--Ralph Waldo EmersonAt best, we spend our fruitful times fulfilling our yearnings for love -- we practice friendship, generosity, affection, respect, and passion. We become happy and thankful, satisfied to a point of mutual acceptance between us and the ones we love. Yet, all of this tenderness seems to leave us facing that core void. We grow older, mature with some grace, but we still feel incomplete while lacking the merciful fabric sought by our own ageless spirit.
Perhaps, this nagging emptiness stems from the physical boundaries of living, the shackles imposed by the very oxygen we breathe. If so, we will never reach our goal of spiritual completeness on this earthly plain. God and nature provide us with glimpses of uninhibited spirituality: we occasionally taste drops of undiluted joy.
What are the manifestations of holy spirit? The Bible reveals its message in the following scripture:
1 Corinthians 12:8-10
"8. For to one is given the word of wisdom through the Spirit, to another the word of knowledge through the same Spirit, 9. to another faith by the same Spirit, to another gifts of healings by the same Spirit, 10. to another the working of miracles, to another prophecy, to another discerning of spirits, to another different kinds of tongues, to another the interpretation of tongues."
Although we may be aware of our absolute limitations, to stop believing and searching for spiritual completeness because of trials native to living a human existence betrays all the finer intentions we possess. The quest for discovering something of lasting value beyond our simple desires is a mission we must take though it may steered by fate, never really requiring the illusion that we guide our responsible, individual lives with our ever-conscious hands on the wheel.
As we move from place to place, how quickly we discover no one is like us. Armed with intellect and limited wisdom, we sift through our little bucket of acquaintances to befriend and to love those we judge acceptable and to find even one who "truly understands us."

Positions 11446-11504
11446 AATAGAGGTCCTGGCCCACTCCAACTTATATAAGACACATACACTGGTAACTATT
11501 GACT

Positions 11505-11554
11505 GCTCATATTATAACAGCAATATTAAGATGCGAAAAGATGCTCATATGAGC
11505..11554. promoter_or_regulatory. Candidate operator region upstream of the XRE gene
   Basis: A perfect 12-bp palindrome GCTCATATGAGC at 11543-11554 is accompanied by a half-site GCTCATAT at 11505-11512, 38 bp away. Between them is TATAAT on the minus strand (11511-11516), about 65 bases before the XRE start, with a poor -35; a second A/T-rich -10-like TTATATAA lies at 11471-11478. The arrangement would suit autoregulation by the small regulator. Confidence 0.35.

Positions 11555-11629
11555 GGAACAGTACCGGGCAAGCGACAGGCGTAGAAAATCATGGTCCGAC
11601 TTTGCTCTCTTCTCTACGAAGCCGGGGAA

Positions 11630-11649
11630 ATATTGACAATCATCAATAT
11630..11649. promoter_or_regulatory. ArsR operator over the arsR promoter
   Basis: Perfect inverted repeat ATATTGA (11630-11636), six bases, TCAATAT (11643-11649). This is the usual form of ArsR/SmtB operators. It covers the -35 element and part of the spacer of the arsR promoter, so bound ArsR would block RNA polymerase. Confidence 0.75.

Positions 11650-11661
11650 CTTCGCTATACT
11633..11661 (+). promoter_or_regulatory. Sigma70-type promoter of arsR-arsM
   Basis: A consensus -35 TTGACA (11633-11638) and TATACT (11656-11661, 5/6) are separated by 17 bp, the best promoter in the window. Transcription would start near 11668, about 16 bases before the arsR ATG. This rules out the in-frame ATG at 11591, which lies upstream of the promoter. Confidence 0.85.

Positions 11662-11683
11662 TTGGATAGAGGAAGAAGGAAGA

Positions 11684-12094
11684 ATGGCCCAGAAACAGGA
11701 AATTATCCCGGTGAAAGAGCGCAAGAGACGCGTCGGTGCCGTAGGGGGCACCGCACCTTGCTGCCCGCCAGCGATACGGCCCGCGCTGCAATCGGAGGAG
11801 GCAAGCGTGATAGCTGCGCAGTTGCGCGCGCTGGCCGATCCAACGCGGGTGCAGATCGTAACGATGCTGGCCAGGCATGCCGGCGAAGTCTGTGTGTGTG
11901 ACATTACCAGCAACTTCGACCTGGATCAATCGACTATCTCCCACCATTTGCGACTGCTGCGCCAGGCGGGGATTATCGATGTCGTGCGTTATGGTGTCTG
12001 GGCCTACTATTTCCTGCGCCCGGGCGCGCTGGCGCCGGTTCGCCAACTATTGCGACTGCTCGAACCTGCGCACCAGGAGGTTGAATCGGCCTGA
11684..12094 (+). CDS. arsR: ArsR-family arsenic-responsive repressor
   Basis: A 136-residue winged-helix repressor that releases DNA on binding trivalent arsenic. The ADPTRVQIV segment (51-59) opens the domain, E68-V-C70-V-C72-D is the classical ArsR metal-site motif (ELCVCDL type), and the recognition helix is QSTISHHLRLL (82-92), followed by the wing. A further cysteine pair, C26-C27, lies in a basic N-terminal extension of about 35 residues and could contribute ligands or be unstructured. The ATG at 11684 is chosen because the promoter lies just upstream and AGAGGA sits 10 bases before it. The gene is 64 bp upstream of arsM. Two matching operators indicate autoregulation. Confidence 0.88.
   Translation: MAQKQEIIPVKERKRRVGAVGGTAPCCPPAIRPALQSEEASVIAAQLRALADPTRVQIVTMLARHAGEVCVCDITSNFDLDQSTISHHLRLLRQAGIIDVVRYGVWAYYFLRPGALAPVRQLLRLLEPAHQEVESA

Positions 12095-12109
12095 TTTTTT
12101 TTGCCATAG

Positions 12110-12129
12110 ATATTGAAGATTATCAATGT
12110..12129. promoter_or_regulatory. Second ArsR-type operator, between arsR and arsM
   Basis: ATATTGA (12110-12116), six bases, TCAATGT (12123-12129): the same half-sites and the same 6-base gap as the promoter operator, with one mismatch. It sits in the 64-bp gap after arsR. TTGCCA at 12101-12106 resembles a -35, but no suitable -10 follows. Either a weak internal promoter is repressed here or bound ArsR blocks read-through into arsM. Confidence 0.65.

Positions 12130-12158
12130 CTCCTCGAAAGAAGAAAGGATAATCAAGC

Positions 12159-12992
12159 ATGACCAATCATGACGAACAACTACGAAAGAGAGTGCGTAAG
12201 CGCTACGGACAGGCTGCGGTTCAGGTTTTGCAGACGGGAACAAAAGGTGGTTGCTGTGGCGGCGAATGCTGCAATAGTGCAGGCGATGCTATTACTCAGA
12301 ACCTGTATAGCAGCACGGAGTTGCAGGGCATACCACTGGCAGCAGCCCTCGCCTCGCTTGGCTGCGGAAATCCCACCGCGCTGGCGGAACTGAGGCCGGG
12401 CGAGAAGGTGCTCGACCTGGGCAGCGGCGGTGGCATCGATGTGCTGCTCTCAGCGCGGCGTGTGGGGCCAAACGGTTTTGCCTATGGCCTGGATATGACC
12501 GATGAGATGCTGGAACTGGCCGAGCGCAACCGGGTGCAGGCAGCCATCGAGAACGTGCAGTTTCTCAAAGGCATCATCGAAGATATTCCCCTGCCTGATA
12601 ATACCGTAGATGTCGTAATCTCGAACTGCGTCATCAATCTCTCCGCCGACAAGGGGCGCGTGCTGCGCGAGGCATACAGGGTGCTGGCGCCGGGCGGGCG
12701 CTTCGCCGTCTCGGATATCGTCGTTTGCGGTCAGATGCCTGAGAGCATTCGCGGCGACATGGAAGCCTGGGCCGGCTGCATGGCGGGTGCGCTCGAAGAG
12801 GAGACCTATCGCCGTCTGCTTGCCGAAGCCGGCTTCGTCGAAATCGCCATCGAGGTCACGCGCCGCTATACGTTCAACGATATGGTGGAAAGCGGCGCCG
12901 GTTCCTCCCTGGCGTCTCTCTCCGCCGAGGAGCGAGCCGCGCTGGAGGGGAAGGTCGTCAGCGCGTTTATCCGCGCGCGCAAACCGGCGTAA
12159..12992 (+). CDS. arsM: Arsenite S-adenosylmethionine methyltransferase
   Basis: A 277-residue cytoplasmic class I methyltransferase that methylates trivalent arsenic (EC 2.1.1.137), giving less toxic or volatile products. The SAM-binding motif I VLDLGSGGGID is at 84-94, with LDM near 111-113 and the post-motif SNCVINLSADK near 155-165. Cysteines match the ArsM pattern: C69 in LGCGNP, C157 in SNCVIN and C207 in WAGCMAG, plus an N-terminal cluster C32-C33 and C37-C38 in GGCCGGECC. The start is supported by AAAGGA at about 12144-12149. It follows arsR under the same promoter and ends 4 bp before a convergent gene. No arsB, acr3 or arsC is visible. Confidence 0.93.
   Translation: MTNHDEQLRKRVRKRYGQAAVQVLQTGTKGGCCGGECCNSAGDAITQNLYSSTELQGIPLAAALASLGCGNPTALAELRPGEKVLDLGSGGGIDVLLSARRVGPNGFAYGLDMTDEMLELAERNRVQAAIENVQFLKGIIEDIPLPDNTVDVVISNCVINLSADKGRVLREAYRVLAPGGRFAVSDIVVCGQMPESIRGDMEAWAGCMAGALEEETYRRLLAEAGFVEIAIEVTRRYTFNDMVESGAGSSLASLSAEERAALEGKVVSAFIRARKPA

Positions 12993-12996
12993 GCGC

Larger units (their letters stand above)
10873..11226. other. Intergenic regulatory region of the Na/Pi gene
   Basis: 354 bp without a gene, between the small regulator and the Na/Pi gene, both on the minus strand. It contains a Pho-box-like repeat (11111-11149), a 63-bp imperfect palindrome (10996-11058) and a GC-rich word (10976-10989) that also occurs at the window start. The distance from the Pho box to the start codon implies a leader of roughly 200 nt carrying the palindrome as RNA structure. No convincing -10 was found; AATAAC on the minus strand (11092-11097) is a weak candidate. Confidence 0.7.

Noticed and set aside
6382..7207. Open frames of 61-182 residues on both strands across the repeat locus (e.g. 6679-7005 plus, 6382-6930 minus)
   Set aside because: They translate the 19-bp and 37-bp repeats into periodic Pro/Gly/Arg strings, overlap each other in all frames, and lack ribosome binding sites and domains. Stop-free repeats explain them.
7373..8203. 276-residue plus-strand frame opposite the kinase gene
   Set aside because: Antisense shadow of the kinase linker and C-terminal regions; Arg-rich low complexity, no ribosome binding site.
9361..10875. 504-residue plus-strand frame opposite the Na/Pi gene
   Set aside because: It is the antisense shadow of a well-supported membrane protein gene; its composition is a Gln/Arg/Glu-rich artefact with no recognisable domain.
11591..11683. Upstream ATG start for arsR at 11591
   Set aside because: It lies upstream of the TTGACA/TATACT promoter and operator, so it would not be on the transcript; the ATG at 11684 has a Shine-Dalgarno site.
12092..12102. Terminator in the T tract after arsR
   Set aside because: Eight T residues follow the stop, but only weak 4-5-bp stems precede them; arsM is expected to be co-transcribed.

We choose to become bound to others in a noble myth we call "eternal devotion." Within the framework of pledges and promises, we still manage to rip into the psyche of those we call "our loved ones" and carelessly restrict their liberties and freedoms. We impose our very personal wills upon those we "care for" the most, and, in doing so, we tarnish their spirits. And, in return, they willingly do the same to us. We, at best, share remarkable times with friends and lovers; then, they and we change and accept dimming influences as part of the nature of familiarity.
Most of us associate a free, less-inhibited spirit with careless, immoral, animal desires. As we do that, we judge the person by our own personal standards, which are not necessarily without prejudice. Perhaps the intent of the free spirit becomes the hinge point of controversy. We often assume the worst intentions without thorough understanding, and then we reject the notion that a decent free spirit may live among us.
But, we also feel an honest attraction to the most free-spirited. Relentless reality after reality eventually confirms our belief that all humans are unique, each is a distinct fingerprint of protoplasm, each an inadequate vessel for a restless spirit. When we recognize a good soul with a strong and caring uninhibited spirit, we know we have discovered a rare jewel whose worth is beyond measure.
"We are fascinated, all of us, by the implacable otherness of others. And we wish to penetrate by hypothesis, by daydream, by scientific investigation those leaden walls that encase the human spirit, that define it and guard it and hold it forever inaccessible.”
The ache of the spirit in a human being is due to incompleteness, and the remedy to fulfillment cannot be found by those with flesh, bones, and brains. As Stephen R. Covey suggests, "We are not human beings on a spiritual journey. We are spiritual beings on a human journey." And, that, in itself, limits our realization of discovery.
From my spirit's gray defeat,
From my pulse's flagging beat,
From my hopes that turned to sand
Sifting through my close-clenched hand,
From my own fault's slavery,
If I can sing, I still am free.
For with my singing I can make
A refuge for my spirit's sake,
A house of shining words, to be
My fragile immortality.